Friday, August 7, 2015
Friday’s Forgotten Book: The Broken Gun
In the first paragraph of the first chapter, Dan Sheridan, a writer in Arizona doing research for a new book on the Old West, looks at a dead Native American man outside his motel. “Two police cars with flashing lights stood nearby,” started the second paragraph. Until reading those words, I did not know L’Amour had written any contemporary novels.
Sheridan is trying to find out what happened to two pioneering Texas cattlemen, brothers, who in the 1870s had driven a herd into Arizona and then disappeared. What happened to them? What happened to the cowboys employed by them? What happed to the herd?
Rumors said the Apache’s killed the men and stole the cattle. But Sheridan found a diary written by one of the brothers. Several pages of the diary were torn out and Sheridan later discovers them hidden in the barrel of a broken revolver. Those pages will help Sheridan solve the mystery.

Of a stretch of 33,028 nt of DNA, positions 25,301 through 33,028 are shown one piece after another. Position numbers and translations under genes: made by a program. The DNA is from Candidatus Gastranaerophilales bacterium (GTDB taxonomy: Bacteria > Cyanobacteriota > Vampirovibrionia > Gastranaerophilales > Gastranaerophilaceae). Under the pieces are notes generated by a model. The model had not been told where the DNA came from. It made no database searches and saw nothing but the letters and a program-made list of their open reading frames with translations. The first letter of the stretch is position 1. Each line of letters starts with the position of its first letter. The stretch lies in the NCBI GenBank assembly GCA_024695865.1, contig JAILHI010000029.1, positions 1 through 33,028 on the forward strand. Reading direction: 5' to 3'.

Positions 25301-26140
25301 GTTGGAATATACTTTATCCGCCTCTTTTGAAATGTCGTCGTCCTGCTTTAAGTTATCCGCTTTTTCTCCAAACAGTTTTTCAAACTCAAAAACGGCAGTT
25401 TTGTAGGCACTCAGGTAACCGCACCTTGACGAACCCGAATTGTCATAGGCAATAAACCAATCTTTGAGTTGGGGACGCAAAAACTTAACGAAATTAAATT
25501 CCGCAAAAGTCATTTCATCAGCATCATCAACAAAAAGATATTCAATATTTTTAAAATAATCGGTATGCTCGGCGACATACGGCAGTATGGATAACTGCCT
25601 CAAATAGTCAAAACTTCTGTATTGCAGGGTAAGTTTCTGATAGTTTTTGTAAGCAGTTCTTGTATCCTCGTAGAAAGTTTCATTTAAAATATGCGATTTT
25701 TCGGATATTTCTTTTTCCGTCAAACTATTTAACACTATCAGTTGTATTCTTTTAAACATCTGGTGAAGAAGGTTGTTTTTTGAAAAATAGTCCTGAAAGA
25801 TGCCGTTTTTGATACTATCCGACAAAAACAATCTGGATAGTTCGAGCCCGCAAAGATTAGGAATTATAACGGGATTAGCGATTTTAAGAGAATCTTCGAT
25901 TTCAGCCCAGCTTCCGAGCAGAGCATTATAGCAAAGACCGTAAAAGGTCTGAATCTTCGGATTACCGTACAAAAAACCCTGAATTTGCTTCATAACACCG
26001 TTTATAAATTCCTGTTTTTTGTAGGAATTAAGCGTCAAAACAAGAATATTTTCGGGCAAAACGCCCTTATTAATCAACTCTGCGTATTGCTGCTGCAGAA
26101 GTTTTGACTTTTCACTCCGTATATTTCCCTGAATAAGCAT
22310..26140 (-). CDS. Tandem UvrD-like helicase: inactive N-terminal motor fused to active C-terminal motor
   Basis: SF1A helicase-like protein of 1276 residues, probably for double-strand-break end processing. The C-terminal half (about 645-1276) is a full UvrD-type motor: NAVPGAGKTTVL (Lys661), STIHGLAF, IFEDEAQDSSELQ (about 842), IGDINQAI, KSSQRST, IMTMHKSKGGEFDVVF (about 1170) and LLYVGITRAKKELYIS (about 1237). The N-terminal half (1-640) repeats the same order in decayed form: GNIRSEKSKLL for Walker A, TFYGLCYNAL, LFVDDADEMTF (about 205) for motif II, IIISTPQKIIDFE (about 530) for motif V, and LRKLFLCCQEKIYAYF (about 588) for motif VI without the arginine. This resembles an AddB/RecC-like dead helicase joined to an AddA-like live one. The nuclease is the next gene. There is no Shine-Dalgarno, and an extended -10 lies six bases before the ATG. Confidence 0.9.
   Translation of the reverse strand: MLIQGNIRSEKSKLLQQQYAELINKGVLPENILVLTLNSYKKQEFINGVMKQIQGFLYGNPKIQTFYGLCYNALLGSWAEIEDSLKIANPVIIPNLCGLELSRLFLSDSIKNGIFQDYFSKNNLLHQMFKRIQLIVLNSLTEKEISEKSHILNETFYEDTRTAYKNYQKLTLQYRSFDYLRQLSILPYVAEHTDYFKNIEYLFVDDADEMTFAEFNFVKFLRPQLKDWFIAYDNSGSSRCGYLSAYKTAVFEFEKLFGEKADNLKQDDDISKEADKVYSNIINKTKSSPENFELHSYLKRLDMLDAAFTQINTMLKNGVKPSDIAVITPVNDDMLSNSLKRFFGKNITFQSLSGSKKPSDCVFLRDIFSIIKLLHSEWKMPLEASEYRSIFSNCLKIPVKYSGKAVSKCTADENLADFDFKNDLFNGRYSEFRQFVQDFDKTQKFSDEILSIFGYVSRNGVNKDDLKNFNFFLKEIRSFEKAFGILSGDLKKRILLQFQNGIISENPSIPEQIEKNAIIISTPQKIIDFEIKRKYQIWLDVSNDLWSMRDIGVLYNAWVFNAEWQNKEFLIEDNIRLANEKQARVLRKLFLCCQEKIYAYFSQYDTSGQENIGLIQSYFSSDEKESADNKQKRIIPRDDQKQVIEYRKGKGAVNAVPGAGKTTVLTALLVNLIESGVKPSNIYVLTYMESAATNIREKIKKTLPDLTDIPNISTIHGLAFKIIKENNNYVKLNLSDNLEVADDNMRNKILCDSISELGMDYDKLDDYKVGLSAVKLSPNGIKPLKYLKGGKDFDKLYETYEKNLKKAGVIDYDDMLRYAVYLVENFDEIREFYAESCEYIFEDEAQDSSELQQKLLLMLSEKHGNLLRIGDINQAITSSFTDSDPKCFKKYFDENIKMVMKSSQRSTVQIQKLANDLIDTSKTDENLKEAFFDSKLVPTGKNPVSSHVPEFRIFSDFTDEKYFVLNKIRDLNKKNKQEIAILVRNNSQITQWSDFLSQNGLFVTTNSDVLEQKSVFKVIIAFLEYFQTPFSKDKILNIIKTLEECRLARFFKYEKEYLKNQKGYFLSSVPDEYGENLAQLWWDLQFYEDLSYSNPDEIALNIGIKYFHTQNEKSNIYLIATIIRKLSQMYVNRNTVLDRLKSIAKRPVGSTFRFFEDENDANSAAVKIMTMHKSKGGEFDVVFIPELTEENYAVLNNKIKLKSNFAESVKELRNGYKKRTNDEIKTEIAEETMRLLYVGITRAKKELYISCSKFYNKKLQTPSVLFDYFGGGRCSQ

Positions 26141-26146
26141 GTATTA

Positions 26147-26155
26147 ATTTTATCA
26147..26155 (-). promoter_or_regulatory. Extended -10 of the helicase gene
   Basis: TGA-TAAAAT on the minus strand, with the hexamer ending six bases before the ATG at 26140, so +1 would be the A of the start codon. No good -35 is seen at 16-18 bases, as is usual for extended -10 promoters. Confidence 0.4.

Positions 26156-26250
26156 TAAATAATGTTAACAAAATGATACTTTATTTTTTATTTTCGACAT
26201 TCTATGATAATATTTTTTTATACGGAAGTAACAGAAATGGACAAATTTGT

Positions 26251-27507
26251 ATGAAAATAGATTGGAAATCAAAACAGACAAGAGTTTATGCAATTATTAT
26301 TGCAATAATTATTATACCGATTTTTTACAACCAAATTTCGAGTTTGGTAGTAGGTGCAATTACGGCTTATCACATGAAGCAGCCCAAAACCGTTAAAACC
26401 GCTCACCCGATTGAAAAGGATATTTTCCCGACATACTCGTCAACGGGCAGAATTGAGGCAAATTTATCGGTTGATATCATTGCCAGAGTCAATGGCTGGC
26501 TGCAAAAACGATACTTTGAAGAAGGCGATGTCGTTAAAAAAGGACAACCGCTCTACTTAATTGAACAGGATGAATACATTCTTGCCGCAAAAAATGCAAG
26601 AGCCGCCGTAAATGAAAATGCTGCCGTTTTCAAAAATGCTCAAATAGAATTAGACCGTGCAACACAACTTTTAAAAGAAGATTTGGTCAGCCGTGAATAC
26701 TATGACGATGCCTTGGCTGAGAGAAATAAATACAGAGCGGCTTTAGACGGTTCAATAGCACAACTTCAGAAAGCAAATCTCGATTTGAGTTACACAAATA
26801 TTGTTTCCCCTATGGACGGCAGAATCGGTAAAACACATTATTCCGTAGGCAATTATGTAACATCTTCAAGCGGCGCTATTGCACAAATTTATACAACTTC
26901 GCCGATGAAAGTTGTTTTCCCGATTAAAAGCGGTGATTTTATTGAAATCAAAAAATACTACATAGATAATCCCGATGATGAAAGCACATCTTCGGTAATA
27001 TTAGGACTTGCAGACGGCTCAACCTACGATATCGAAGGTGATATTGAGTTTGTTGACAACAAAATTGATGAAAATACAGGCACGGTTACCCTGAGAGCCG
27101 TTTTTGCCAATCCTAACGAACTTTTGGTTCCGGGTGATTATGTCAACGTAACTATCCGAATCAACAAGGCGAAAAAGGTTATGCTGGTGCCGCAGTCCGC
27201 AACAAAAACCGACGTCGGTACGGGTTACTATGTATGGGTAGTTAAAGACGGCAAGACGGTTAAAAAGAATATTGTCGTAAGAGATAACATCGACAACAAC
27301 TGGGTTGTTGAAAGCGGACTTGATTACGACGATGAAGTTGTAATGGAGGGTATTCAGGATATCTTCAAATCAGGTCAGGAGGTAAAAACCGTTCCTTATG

In the meantime, a seemingly friendly rancher who does not want the writer poking around, invites Sheridan out to his spread for a visit. It is a visit Sheridan realizes too late that could end in his own mysterious disappearance.
But Dan Sheridan is not so easy to kill. He saw combat in Korea, he can ride and shoot, and he can handle himself with his fists. He also has an unexpected ally somewhere in the region. The dead man’s brother was in his army unit.
Along with the rugged southwestern men are two women: the rancher’s wife, who may be tougher than any of the cowboys, and a young woman who has inherited a neighboring ranch when her sister died in a strange accident.
L’Amour expertly weaves all these plot threads together with a dose of geography that, despite his knowledge of the west, were a little draggy. Thankfully, those sections were brief and L’Amour gets back to the problems at hand for Dan Sheridan – staying alive and finding out the truth about the brothers and the people now occupying the land.
The Broken Gun was an enjoyable read and a pleasure to spend time with a very good storyteller.